‘Met wijsheid, voorzichtigheid en gematigdheid vooruitgaan’: De (im)materiële erfenis van een eeuw georganiseerd retraitewerk door Nederlandse jezuïeten, 1900-2000

Research output: Contribution to journalArticleScientificpeer-review

Abstract

Between 1908 and 1966 the Dutch Jesuits founded five retreat institutions in
the Netherlands to support the laity with spiritual care and to enable them
to undergo (a part of ) the Spiritual Exercises of Ignatius van Loyola (the founder
of the Jesuits). Notwithstanding the enormous popularity of these retreat
activities, especially in the first half of the twentieth century, this phenomenon
has hardly been subject to academic research. With this article, being
a part of my postdoc-research project at Tilburg University, I hope to give
a start to this study. At the turn of the century, the group retreat work the
Dutch Jesuits introduced for the male laity in the Netherlands originated in
Belgium and France. During the years to follow this work became exceptional
popular among Catholics living in the southern provinces of the Netherlands.
Due to a high organisational level of Catholic social and political institutions
and the involvement of the Catholic upper-class and local parish priests the
propaganda of the Jesuits for their retreat work in the Southern provinces
was extremely effective. The (industrial) employers as well as the Jesuits regarded the retreat work as a splendid opportunity to ‘civilize’ the Catholic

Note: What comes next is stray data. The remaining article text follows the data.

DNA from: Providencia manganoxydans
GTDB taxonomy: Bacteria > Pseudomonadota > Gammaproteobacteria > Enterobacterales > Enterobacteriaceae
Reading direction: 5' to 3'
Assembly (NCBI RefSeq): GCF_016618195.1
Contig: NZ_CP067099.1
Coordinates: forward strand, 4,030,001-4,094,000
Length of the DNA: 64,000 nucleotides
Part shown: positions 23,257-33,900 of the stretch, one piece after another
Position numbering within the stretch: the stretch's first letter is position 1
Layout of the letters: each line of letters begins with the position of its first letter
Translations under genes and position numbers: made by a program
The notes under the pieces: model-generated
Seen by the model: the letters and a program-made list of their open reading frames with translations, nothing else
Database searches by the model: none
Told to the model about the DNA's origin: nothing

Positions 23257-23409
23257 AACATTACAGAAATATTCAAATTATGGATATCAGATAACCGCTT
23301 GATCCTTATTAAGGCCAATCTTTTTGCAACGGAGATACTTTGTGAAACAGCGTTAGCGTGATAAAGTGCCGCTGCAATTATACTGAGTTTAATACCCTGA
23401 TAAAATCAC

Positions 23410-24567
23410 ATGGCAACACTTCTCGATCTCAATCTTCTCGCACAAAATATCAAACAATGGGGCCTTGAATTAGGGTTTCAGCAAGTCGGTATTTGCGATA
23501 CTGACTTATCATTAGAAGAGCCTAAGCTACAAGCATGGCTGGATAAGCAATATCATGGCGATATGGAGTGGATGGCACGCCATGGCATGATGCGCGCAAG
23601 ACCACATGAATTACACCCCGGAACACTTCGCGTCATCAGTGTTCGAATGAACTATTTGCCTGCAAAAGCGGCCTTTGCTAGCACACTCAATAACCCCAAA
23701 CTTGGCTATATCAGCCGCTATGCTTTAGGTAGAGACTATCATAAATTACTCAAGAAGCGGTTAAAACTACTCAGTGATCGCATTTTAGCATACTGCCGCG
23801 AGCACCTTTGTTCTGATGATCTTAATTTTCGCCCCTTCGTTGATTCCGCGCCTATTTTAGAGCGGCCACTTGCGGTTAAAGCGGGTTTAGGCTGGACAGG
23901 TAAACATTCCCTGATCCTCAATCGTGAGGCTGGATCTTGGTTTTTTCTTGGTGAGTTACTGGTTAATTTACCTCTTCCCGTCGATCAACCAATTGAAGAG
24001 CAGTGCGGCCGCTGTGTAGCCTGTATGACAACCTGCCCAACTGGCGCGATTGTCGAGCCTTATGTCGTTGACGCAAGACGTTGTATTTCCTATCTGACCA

working-class and to keep them away from communism and socialism. As
a consequence of new theological and spiritual insights, after World War II
things started to change in the traditional retreat work. In the fifties and sixties
the retreats were transformed into meetings of spiritual reflection and
counselling, at last becoming socio-cultural training courses from the seventies
onwards. The lack of a straightforward underlying theological vision for
these transitions on which all Jesuits could agree on, the rising costs, and the
declining number of Jesuits members, resulted in 1974 in the ending of their
participation in this group-organized work. However, retreats given on an individual basis continued and from the nineties new initiatives were launched
to popularize the Spiritual Exercises using digital techniques and the internet.
Original languageDutch
Article number3
Pages (from-to)203-239
JournalTrajecta. Religie, cultuur en samenleving in de Nederlanden / Religion, culture and society in the Low Countries
Volume28
Issue number2
Publication statusPublished - 2019

Keywords

  • Dutch Jesuits
  • retreat work
  • Spiritual Exercises
  • religious institutes
  • theological changes

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